Ontario Renters Could Now Get Up To 12 Months Of Compensation If Evicted
Fines for landlords have also increased.
New rules are coming for renters. In a news release on Wednesday, the Ontario government announced that tenants could receive compensation if they are unfairly evicted. The move comes after Ontario tenant evictions have been a source of protest over the past few months.
In a news release, the government has stated that they are looking to stabilize the rental market after the recent economic disaster that the pandemic created.
Before removing someone from their rental, the Protecting Tenants and Strengthening Community Housing Act (Bill 184) requires landlords to first explore repayment options with those who cannot get the money in on time.
Landlords will no longer be eligible to process an eviction without first trying to negotiate repayment.
"We know tenants and landlords have struggled during COVID-19, and some households may be facing eviction due to unpaid rent during this crisis," said Steve Clark, Minister of Municipal Affairs and Housing.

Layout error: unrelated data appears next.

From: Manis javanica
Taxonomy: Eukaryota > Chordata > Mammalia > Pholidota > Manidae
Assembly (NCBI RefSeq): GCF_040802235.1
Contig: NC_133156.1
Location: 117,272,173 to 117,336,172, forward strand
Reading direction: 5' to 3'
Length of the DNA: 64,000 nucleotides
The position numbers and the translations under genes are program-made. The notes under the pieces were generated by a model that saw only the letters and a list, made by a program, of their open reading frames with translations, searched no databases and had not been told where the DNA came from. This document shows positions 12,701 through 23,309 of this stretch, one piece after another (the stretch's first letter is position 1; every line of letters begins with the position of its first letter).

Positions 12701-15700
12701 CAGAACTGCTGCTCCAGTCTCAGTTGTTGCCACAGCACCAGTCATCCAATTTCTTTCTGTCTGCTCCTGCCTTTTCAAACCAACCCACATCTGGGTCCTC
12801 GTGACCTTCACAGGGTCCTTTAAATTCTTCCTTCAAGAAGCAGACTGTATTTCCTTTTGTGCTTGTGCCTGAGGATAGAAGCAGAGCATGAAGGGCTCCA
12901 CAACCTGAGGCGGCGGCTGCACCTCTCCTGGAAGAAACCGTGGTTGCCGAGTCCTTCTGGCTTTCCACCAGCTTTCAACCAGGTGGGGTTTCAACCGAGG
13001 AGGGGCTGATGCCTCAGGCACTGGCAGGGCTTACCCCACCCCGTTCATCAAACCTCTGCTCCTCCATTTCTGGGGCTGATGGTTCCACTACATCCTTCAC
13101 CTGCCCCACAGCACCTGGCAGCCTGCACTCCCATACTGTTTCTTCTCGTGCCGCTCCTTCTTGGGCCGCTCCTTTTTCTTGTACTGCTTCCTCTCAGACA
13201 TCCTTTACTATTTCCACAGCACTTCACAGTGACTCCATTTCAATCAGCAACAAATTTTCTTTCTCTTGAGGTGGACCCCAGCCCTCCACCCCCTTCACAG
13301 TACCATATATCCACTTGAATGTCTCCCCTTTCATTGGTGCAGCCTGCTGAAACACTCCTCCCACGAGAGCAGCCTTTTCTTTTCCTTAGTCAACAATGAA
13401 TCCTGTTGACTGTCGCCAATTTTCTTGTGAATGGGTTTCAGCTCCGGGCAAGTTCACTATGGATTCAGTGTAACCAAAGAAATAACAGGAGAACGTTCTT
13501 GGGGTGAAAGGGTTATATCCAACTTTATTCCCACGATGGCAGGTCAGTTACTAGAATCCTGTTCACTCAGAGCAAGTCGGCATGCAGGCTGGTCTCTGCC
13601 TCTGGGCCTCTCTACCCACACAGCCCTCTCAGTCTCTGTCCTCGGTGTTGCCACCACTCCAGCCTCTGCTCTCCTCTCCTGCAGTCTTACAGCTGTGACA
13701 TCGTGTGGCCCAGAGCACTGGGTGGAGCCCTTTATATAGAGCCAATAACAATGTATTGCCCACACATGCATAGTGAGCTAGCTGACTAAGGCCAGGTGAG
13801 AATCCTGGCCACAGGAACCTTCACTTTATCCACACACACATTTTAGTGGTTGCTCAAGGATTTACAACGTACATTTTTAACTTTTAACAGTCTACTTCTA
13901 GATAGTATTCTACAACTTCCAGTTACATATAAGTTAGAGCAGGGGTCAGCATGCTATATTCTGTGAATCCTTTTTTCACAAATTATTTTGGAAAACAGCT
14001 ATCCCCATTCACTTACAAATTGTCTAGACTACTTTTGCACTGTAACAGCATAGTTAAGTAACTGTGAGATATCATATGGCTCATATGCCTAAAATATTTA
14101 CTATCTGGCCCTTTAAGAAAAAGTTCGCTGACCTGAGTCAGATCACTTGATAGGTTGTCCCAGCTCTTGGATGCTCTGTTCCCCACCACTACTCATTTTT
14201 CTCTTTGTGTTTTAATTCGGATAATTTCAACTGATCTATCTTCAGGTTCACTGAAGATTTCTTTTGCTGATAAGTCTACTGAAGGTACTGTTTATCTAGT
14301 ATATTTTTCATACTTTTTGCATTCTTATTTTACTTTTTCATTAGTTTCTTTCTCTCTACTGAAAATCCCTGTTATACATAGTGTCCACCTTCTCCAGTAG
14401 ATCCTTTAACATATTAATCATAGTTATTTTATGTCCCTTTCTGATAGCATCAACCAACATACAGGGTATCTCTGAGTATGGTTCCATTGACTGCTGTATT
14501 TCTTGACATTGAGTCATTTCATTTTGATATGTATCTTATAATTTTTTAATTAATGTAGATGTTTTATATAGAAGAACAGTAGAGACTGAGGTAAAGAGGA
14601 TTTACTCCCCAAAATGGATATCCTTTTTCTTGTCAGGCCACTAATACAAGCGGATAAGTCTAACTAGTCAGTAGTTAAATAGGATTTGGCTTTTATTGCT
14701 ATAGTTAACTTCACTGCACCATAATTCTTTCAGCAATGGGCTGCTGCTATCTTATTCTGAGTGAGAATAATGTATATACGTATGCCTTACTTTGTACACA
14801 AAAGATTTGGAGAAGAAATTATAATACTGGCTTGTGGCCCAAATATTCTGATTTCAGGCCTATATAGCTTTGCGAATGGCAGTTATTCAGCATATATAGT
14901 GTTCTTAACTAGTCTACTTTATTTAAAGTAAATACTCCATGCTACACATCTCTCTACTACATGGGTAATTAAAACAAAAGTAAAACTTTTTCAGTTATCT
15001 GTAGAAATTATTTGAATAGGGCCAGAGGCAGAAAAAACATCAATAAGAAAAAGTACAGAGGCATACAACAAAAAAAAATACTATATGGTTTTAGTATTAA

The press release states that a tenant will be entitled to a minimum of one month's rent compensation if they have been the target of wrongful eviction.
According to Conrad Spezowka, spokesperson for the Ministry of Municipal Affairs and Housing this could include being evicted so that another buyer can move in.
On top of this, the Landlord and Tenant Board will even be able to demand up to 12 months rent in compensation if an "eviction notices issued in bad faith or where the landlord does not allow the tenant to move back in after renovations or repairs."
"The changes give tenants two years to file a claim if they were not given right of first refusal," Spezowka wrote to Narcity in an email.
Maximum fines for landlords have also doubled to $50,000 for an individual caught breaking the law. The max fine for a corporation is $250,000.
The press release also states that disputes such as unpaid utility bills will not be dealt with by Small Claims court anymore, but will shift to the Landlord and Tenant Board.
However, there have been protests against Bill 184 earlier this month.
A protestor told CBC, that repayment negotiations could be a threat to tenants because it will give landlords the power to make a payment plan without a hearing from the Board.